The six-month study is focusing on the health and wellbeing of currently serving and recently retired firefighters, systematically investigating the effects of regular exposure to traumatic events.
“Currently there is insufficient understanding of the burden of traumatic exposures experienced by firefighters,” says Professor Sandy McFarlane, Director of the University’s Centre for Traumatic Stress Studies.
“This project will provide valuable information about the current fitness of firefighters and assist in developing strategies to maintain longevity of service, as well as assisting those with any emerging impairment.
“The critical issue is the impact of the cumulative burden of traumatic exposures over the lifespan of a professional firefighter, and how this impacts on their fitness for duty,” Professor McFarlane says.
MFS Deputy Chief Officer, Mick Smith, says it’s hoped the groundbreaking University of Adelaide study will further help the fire service with supporting the mental health needs of firefighters.
“We believe this study will not only help the MFS, but other fire services and emergency services across Australia, with meaningful data about the effects on personnel of repeated exposures to potentially traumatic events.
“We hope the data collected will help us shape future policy and procedure surrounding recruitment, early intervention, health maintenance, career planning, workforce structure and the management of occupational health and safety risks,” says Deputy Chief Officer Smith.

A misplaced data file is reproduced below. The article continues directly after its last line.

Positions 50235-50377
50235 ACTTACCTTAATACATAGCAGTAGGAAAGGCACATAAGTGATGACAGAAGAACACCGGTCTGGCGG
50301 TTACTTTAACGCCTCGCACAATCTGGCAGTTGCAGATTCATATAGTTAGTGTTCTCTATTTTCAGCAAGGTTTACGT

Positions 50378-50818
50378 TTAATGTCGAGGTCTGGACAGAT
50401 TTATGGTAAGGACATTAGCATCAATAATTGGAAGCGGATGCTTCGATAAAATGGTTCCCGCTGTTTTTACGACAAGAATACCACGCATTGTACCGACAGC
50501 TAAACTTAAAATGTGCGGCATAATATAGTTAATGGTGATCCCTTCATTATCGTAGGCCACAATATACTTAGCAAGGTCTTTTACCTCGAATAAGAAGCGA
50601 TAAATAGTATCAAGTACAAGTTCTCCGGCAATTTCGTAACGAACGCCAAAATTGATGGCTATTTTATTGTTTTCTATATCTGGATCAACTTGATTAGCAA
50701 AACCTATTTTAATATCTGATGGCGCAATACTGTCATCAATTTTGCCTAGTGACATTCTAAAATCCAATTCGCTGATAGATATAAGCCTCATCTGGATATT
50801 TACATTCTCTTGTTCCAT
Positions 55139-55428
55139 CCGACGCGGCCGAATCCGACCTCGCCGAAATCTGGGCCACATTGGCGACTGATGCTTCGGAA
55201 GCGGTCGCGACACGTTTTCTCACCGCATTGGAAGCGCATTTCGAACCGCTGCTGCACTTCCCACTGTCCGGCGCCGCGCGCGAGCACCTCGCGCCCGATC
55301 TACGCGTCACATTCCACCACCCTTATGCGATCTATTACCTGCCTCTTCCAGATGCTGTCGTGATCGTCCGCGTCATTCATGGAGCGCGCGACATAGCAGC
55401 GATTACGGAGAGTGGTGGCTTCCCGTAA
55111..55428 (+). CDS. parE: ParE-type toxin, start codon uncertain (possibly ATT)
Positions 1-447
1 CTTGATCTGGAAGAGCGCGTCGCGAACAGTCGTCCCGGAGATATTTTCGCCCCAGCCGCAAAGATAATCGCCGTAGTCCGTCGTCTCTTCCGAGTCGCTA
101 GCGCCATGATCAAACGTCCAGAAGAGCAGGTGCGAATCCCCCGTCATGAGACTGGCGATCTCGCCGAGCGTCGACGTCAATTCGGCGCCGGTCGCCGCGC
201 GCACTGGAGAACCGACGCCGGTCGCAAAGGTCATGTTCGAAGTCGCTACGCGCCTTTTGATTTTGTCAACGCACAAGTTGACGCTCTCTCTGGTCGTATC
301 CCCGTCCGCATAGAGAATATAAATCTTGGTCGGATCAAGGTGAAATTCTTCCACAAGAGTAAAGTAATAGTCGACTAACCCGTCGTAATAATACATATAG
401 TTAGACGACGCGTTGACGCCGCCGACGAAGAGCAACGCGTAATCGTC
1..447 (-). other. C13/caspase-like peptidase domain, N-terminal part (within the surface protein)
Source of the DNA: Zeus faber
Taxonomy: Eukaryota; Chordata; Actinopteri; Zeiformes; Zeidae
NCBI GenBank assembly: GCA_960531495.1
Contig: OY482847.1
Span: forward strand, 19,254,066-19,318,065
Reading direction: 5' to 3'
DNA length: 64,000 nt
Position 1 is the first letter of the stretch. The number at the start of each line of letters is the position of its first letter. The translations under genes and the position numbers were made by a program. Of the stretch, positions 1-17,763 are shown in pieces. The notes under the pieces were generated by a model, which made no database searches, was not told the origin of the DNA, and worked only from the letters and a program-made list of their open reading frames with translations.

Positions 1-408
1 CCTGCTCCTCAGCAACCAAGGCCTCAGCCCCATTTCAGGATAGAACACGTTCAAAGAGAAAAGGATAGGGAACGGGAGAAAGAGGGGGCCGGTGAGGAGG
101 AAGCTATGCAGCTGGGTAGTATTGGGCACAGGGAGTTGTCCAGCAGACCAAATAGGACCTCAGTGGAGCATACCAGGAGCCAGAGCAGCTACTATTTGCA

Study participants are being drawn from three areas: currently serving full-time MFS personnel, currently serving retained (part-time) MFS personnel, and ex-serving MFS firefighters who transitioned out of the service between 2007-2014.
The study is being conducted by the University of Adelaide’s Centre for Traumatic Stress Studies in collaboration with researchers from the University of New South Wales and Monash University.
“At the conclusion of this study, there will be a well-mapped model of the transition points in a firefighter’s career that need to be managed. These issues are important for planning the occupational health services needed for the MFS in order to ensure that firefighters, whose work puts their health at potential risk, are given adequate protection and security in the performance of a role that is critical to the protection of society,” Professor McFarlane says.
Director, Centre for Traumatic Stress Studies
School of Population Health
The University of Adelaide
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